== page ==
Convocation Spotlight: Rehabilitation Science PhD Graduate Andrews Tawiah

Wherever the future takes him, Andrews Tawiah aims to continue supporting students’ career journeys while pursuing his academic and research interests.

10 June 2022

While working towards his PhD in Rehabilitation Science, Andrews Tawiah also enjoyed his role at the University of Alberta’s Career Centre, providing career advice and job-search support to other graduate and postdoctoral students. Wherever the future takes him, Tawiah aims to continue supporting students’ career journeys while pursuing his academic and research interests.

What are you most proud of from your time in the program?

During my program, I contributed to the advanced physiotherapy practice policy statement developed by World Physiotherapy, a global organization that represents more than 600,000 physiotherapists. I also teamed up with international experts to write a book chapter on advanced practice physiotherapy. I was a founding member of the Black Graduate Students' Association and the inaugural vice-president (professional development). As a career peer educator at the U of A Career Centre, I support over 100 students with career advising including resumes, cover letters and mock interviews.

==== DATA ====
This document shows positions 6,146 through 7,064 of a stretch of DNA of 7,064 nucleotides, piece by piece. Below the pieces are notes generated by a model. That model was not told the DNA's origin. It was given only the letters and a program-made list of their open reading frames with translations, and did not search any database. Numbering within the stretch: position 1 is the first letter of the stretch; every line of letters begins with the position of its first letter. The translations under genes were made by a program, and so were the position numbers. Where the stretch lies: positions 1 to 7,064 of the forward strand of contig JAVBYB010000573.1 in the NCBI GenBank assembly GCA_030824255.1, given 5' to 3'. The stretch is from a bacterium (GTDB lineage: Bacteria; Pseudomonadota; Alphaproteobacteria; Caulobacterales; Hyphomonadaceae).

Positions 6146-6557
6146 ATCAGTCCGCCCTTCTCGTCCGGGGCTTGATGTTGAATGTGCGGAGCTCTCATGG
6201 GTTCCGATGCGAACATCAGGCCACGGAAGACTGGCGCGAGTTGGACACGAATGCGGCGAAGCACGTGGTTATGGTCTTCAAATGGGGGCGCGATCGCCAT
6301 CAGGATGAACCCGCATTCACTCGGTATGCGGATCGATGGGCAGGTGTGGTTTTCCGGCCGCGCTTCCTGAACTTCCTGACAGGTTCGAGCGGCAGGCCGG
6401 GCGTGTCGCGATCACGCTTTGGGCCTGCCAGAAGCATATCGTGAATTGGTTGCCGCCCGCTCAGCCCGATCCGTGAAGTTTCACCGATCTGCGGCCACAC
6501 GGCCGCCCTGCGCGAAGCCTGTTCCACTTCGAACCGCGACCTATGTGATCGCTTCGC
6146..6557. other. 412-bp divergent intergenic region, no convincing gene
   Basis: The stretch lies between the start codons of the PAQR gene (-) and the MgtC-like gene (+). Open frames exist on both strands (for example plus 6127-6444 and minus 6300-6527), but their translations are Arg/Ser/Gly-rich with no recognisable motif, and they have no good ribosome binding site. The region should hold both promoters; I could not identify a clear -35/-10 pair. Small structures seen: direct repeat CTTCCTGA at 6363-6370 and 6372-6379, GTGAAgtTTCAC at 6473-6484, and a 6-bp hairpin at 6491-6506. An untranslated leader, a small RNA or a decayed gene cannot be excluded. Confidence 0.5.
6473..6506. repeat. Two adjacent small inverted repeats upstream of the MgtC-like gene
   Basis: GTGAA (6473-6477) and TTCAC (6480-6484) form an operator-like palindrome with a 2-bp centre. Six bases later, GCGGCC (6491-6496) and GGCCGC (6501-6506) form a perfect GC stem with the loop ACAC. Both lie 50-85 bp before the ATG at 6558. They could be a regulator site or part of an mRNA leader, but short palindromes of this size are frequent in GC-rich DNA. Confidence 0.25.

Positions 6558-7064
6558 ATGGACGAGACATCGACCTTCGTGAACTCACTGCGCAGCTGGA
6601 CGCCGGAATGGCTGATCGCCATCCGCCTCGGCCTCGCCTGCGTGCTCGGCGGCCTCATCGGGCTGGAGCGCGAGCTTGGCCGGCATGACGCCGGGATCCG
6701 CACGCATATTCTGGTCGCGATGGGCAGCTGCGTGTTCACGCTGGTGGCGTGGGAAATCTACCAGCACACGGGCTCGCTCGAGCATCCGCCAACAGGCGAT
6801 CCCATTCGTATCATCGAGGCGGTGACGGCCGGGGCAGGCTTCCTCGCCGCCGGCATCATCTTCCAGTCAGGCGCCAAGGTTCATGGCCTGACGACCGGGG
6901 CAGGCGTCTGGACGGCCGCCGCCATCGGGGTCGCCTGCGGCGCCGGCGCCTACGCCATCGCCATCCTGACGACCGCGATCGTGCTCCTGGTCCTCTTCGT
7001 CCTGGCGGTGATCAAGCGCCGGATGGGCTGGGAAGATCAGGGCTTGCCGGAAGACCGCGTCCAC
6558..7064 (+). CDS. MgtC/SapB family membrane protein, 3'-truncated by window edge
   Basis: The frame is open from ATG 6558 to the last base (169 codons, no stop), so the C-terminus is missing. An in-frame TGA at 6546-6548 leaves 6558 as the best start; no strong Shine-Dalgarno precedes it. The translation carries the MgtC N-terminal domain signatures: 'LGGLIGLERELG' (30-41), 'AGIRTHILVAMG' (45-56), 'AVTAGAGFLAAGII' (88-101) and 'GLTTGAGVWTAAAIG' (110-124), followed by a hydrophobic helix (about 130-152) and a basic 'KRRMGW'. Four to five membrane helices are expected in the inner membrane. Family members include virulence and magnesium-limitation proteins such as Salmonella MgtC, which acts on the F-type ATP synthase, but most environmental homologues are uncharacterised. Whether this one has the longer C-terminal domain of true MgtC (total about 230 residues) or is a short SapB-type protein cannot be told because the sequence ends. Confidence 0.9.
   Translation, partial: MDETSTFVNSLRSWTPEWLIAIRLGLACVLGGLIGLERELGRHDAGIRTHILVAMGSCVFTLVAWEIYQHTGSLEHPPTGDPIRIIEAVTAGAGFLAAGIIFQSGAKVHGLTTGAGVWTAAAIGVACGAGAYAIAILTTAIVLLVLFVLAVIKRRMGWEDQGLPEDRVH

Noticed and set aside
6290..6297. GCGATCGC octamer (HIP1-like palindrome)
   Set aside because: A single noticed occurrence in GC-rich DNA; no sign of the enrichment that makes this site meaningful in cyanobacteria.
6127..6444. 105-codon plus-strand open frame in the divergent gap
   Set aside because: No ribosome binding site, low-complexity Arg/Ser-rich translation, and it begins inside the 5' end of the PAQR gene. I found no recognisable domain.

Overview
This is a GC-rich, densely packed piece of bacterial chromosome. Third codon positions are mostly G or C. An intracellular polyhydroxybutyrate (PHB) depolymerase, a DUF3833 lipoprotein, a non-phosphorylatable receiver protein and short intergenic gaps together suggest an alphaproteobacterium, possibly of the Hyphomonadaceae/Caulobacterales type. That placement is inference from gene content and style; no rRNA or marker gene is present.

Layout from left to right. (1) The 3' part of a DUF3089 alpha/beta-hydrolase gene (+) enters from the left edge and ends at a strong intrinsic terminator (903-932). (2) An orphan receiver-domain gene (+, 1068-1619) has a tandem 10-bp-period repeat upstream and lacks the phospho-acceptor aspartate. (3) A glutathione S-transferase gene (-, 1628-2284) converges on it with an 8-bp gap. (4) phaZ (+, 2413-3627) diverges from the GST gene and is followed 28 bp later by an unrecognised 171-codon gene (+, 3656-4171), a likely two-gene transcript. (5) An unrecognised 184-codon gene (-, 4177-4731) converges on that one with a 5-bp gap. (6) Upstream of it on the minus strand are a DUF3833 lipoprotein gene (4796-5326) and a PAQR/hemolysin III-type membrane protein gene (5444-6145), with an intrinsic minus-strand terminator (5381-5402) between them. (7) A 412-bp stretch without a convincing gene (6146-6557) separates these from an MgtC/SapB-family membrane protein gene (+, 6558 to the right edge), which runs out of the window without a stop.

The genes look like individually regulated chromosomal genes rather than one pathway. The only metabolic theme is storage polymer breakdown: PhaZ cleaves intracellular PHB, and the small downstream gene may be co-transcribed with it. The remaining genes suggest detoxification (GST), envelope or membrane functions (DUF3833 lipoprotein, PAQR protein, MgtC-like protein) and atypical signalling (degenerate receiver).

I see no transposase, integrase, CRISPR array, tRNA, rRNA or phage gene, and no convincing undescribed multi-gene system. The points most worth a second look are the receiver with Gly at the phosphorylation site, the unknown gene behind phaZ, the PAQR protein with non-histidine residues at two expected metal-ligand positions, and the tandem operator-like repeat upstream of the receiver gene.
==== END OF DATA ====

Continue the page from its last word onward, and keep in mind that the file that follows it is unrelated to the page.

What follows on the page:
What was the biggest challenge you faced?

I had challenges securing funding, especially after the university-wide budget cuts. I wasn't successful with my application for external awards but got internal awards and support from my supervisors.

What initially drew you to this area of study?

After my master's degree in the U.K., I was very curious about why advanced physiotherapy practice (a level of clinical practice where physiotherapists make complex decisions and manage risk in unpredictable contexts using advanced clinical reasoning) is not widely accepted. This was due to my drive to support patient care through developing and implementing advanced practice physiotherapy models of care. I decided to further pursue a PhD to continue researching this area.

What lessons will you take from pursuing a degree during the pandemic?

That we can quickly pivot to virtual learning and virtual support of graduate students. Pre-pandemic, the idea of virtual support for graduate students wasn't ideal. However, the pandemic improved our understanding and the resources available to support a virtual learning environment. Additionally, I taught a course on telerehabilitation, which introduced students to the basic concepts of telerehab (the delivery of rehabilitation services over telecommunication networks and the internet). One aspect of the course was a series of guest lectures from clinicians who had implemented telerehab in their practice.

What comes next in your career?

Inspired by my work at the Career Centre, I want to carve a career path where I can combine academia and career management. I believe there are lots of things we can do to support students through their studies and transition into careers.

What advice would you give to students thinking of pursuing graduate studies in rehabilitation medicine?

I believe prospective students for a PhD in rehabilitation medicine should consider what they intend to address with their research before getting into the program. They should think of both academic and career mentorship as part of their program. And they should engage with other students, faculty and staff outside their research area and outside the university.